Correct answer:

The immaterial nourishment the speaker receives from the world around him

Explanation:

The speaker's ("of me") "sustenance" is "impalpable" (immaterial), and he receives it "from all things."

Example Question #11 : Interpreting Excerpts

Adapted from "The Mouse’s Petition" in Poems by Anna Letitia Barbauld (1773)


Found in the trap where he had been confined all night by Dr. Priestley, for the sake of making experiments with different kinds of air

“To spare the humbled, and to tame in war the proud.” - Virgil

 

OH! hear a pensive captive's prayer,
For liberty that sighs;
And never let thine heart be shut
Against the prisoner's cries.

For here forlorn and sad I sit,

Within the wiry grate;
And tremble at th' approaching morn,

Which brings impending fate.

If e'er thy breast with freedom glow'd,
And spurn'd a tyrant's chain,
Let not thy strong oppressive force
A free-born mouse detain.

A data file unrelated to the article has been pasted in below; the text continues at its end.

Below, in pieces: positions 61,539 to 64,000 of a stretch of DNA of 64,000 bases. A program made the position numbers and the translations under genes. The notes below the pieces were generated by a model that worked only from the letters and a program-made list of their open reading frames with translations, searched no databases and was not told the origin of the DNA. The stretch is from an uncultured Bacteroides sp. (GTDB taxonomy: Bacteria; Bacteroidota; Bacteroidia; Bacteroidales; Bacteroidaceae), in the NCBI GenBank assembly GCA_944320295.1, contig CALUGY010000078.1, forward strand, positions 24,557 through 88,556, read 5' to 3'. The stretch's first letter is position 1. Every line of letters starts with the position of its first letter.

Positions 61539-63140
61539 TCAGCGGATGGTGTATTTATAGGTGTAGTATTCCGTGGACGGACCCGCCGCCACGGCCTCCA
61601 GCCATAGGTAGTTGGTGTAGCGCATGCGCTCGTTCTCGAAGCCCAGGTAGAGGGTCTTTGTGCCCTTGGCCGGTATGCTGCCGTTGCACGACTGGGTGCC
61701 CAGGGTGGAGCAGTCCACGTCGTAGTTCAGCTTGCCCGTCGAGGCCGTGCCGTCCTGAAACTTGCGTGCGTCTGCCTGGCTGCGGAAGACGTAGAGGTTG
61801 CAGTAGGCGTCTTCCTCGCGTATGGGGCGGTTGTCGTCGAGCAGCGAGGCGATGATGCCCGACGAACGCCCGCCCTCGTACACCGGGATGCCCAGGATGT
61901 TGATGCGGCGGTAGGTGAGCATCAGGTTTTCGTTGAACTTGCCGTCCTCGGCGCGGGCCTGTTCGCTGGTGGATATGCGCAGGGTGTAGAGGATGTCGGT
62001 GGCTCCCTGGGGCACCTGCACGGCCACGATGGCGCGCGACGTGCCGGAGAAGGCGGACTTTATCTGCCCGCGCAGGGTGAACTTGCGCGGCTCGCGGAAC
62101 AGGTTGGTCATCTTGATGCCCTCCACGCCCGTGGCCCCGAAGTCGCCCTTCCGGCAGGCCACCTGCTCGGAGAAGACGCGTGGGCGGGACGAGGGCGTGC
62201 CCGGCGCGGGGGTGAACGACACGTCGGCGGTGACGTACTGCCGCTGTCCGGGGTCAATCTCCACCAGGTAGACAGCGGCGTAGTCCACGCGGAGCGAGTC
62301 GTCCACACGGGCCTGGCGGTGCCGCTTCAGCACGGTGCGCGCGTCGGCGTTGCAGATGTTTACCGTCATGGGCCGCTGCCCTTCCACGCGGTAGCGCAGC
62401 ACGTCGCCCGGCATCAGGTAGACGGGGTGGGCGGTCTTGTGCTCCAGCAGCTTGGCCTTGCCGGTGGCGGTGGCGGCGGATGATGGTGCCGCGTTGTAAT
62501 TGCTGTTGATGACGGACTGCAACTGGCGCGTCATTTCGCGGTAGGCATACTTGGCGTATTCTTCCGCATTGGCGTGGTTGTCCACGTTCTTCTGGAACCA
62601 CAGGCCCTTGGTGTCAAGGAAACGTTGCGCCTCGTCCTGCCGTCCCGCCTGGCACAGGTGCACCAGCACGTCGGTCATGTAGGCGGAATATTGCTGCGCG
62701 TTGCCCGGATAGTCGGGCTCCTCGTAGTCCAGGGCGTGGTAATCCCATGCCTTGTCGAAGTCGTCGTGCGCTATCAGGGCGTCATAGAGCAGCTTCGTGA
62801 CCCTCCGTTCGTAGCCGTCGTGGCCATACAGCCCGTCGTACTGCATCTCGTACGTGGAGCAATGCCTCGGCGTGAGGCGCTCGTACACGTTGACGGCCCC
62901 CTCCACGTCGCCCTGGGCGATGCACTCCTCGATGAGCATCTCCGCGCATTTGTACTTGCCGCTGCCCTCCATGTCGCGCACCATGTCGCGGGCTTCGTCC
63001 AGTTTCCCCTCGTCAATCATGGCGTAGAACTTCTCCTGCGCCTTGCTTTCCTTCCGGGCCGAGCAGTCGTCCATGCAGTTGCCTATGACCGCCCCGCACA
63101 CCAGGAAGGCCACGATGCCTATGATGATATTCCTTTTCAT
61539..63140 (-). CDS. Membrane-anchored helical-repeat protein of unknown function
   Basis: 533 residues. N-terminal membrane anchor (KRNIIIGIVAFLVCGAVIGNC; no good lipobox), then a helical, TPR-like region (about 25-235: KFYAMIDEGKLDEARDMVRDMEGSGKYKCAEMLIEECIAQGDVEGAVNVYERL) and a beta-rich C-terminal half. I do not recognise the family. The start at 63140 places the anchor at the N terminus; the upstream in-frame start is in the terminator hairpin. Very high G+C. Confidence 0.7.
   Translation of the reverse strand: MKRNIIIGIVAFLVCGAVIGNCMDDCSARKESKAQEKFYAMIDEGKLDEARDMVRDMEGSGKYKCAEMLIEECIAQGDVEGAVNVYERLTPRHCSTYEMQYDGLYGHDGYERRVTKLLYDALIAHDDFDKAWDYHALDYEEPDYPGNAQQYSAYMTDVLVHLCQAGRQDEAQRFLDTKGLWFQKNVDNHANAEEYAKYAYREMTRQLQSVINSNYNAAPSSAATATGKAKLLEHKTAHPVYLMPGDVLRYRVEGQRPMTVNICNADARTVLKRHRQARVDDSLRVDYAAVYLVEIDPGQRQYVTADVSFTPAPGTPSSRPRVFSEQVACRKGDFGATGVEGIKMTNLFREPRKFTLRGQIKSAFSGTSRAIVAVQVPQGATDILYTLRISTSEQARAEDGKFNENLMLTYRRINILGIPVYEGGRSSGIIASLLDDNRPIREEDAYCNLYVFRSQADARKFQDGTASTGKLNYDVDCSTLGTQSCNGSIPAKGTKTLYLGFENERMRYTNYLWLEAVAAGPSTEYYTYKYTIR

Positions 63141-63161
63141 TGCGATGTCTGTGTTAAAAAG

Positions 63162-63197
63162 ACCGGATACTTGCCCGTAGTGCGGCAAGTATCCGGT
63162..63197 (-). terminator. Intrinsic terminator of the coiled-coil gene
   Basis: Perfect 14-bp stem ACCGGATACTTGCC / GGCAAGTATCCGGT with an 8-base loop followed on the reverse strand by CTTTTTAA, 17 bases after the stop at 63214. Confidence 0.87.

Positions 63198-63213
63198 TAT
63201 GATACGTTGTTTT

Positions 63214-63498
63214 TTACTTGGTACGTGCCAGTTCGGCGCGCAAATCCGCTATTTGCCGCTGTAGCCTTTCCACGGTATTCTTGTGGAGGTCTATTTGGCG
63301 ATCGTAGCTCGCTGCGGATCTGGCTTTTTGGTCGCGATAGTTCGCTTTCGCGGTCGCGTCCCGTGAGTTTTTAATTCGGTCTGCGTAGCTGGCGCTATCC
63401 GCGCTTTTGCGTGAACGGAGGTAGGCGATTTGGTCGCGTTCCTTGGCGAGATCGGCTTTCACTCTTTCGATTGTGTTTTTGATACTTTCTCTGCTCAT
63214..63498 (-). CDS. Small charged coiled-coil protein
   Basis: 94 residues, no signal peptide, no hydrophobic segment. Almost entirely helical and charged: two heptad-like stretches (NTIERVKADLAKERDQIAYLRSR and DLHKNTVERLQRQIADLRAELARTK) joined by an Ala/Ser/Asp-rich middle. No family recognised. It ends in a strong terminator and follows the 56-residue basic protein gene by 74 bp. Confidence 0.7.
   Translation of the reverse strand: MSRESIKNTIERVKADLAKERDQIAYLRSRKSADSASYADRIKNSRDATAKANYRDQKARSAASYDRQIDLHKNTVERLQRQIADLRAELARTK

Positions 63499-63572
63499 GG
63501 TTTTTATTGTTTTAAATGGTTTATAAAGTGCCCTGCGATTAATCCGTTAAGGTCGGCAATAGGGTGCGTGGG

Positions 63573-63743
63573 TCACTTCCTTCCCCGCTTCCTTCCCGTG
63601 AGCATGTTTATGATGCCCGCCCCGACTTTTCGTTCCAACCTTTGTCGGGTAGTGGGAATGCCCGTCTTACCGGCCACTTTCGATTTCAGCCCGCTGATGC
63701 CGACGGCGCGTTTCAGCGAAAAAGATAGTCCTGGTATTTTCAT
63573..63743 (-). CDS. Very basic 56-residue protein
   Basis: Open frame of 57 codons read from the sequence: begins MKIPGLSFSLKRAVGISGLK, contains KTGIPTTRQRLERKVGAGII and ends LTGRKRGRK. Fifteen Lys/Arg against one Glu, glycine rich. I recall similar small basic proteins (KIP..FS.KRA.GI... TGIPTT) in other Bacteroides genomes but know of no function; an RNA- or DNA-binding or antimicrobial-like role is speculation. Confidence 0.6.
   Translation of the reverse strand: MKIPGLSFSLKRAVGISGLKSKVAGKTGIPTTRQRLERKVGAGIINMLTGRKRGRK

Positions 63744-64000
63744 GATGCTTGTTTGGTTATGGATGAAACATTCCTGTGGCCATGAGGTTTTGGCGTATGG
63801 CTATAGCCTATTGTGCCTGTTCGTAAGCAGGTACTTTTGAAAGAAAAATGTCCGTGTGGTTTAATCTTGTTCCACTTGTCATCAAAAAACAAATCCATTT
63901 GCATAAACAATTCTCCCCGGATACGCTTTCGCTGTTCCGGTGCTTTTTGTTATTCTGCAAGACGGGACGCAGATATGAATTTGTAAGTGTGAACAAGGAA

Oh! do not stain with guiltless blood
Thy hospitable hearth;
Nor triumph that thy wiles betray'd
A prize so little worth.

The scatter'd gleanings of a feast
My scanty meals supply;
But if thine unrelenting heart
That slender boon deny,

The cheerful light, the vital air,
Are blessings widely given;
Let nature's commoners enjoy
The common gifts of heaven.

The well-taught philosophic mind
To all compassion gives;
Casts round the world an equal eye,
And feels for all that lives.

If mind, as ancient sages taught,
A never dying flame,
Still shifts thro' matter's varying forms,
In every form the same,

Beware, lest in the worm you crush
A brother's soul you find;
And tremble lest thy luckless hand